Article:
Thomas Braatz wrote (August 18, 2002):
BWV 113 - Provenance:
The autograph score:
At the distribution of J. S. Bach’s estate, this score went to W. F. Bach. The sequence of owners looks like this:
W.F. Bach >> unknown owner >> Carl Pistor >> Adolf Rudorff >> Ernst Rudorff >> Music Library of the Peters Music Publishing Firm, Leipzig >>private owner in the USA >>private owner in West Germany >>since 1982 on continuous loan to the International Bachakademie Stuttgart, Germany.
The original parts:
Almost all of the original parts for cantatas from the 2nd yearly Leipzig cycle, of which this is one, were in the library of the St. Thomas School in Leipzig. This is one of the very few sets that are missing from that entire yearly cycle. Mendelssohn already notes that he could not find them there in 1841, and the BG did not have access to them either for its printed edition of this work.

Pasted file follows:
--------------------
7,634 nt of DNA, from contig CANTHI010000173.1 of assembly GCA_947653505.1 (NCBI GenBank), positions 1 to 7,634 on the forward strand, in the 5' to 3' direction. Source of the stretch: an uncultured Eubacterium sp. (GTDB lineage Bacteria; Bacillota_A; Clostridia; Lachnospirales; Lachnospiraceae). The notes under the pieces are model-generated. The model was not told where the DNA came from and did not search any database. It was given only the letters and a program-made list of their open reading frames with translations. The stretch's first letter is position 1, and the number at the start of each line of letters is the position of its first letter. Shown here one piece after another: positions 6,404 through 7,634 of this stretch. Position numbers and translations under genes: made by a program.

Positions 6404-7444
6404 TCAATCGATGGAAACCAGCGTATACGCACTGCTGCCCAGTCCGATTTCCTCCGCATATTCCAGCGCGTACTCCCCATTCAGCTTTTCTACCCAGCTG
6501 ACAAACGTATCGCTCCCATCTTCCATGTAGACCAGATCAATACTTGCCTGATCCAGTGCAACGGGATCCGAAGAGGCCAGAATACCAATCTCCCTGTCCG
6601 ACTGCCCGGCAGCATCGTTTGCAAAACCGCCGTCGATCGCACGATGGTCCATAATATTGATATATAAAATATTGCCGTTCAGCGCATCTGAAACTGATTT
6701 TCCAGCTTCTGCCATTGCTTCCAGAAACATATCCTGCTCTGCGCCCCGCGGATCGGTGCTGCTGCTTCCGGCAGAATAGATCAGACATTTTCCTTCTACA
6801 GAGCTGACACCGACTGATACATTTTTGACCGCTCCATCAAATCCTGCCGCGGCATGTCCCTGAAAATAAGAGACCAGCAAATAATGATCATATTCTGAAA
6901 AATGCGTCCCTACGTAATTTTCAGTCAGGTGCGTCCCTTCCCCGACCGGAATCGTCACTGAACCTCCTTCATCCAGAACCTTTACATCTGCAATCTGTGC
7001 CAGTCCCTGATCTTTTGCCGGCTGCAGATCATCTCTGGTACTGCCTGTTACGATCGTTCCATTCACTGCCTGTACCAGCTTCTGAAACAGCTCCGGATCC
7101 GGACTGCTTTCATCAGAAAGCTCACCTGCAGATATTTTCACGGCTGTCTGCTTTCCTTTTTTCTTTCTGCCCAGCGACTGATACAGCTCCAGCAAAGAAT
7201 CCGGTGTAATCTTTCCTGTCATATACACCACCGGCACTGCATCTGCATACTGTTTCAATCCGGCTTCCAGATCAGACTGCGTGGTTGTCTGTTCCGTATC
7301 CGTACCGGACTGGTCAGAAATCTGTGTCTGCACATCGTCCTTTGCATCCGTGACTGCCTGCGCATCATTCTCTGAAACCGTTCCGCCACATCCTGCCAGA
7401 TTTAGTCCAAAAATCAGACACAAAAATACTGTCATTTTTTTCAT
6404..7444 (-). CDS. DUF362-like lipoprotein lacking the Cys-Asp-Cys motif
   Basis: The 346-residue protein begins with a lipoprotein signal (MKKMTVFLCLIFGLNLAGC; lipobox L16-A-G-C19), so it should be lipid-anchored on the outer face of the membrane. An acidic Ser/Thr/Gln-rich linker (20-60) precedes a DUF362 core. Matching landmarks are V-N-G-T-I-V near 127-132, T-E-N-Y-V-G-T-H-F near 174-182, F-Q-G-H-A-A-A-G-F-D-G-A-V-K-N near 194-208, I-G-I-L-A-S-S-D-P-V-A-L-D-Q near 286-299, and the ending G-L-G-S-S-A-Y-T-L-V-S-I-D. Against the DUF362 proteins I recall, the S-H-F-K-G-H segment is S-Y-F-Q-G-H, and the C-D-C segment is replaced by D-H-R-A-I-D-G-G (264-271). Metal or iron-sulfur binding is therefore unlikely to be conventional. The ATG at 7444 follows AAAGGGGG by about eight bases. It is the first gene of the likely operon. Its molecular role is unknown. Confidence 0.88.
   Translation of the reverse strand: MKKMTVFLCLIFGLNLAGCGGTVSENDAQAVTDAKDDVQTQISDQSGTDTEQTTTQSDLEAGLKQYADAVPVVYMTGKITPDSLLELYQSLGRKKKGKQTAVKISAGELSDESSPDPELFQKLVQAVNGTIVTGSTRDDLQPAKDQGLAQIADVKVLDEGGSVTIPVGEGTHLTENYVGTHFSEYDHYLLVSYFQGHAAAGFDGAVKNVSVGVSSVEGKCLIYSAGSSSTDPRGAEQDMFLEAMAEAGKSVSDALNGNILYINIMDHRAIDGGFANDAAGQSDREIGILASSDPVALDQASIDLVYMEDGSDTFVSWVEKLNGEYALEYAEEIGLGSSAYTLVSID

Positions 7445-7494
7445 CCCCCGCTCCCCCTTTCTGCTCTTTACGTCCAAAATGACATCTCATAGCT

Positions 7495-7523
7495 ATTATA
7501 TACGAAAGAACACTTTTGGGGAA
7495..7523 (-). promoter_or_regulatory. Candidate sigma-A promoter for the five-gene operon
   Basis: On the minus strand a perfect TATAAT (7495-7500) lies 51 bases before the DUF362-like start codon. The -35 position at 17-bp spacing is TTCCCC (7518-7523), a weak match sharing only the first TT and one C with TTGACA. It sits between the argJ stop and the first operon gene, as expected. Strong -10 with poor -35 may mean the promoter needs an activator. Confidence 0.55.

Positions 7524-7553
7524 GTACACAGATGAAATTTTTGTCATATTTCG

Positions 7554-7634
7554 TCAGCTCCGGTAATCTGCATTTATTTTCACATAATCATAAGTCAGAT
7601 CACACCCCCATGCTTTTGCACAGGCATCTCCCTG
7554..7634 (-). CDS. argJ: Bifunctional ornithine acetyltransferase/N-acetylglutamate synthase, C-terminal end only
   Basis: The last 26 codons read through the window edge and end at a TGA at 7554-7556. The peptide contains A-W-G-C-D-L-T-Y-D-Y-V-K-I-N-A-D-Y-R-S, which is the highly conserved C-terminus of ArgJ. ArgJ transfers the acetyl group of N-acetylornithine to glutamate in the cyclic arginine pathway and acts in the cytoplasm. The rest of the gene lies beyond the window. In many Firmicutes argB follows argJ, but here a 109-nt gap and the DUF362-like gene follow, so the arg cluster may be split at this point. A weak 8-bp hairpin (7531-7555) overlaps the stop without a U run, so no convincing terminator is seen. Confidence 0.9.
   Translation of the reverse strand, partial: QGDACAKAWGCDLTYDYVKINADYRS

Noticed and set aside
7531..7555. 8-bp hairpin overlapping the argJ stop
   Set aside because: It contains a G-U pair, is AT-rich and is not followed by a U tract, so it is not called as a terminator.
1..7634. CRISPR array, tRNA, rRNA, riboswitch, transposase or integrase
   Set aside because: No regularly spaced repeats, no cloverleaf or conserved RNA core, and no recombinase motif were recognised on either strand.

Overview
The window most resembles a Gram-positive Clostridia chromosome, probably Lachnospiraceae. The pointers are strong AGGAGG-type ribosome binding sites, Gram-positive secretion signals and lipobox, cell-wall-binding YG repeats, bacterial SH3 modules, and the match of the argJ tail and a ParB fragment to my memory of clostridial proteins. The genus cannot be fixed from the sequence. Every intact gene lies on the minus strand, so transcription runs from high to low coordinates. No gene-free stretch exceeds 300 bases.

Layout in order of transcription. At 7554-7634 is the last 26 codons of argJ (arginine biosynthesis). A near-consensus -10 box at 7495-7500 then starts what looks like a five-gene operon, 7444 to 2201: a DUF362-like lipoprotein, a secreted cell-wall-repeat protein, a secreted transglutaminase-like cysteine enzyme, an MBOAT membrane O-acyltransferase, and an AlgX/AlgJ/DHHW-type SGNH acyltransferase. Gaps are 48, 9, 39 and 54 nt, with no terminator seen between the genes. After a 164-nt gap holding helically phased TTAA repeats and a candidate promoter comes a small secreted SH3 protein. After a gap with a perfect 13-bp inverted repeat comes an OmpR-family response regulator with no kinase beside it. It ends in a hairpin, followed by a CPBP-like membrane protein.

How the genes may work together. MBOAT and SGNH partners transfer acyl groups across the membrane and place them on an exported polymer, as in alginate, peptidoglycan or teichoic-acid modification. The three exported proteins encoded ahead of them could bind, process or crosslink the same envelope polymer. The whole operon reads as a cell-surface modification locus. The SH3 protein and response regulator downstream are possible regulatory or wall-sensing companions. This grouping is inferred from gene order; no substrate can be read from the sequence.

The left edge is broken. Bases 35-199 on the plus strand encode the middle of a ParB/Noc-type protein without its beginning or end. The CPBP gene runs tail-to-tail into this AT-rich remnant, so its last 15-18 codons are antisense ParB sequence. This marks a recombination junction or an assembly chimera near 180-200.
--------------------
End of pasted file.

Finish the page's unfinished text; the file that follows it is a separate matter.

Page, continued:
August 20, 1724 [Dürr] Later performances in Bach’s lifetime are probable, but no evidence of this has been found.
The librettist is unknown and the printed text has not survived. Judging on the basis of the style of poetry, Harald Streck in his “Die Verskunst in den poetischen Texten zu den Kantaten J. S. Bachs” Hamburg, 1971, pp. 181, has found certain parallels to the texts of Salomo Franck and states that certain passages are reminiscent of Franck’s style, but he does not go so far as to consider Franck as the actual author. The cantata text is based upon a chorale of penance with the same title, a text by Bartholomäus Ringwaldt (1588). Verses 1, 2, and 8 were taken unchanged into the corresponding verses of the cantata libretto. Verse 4 appears in slightly changed wording and the lines of verse are expanded to include new recitative additions. The text of verses 3 and 7 are free paraphrases of the corresponding verses of the chorale and there are only remote connections between verses 5 and 6 and the same verses of the original chorale.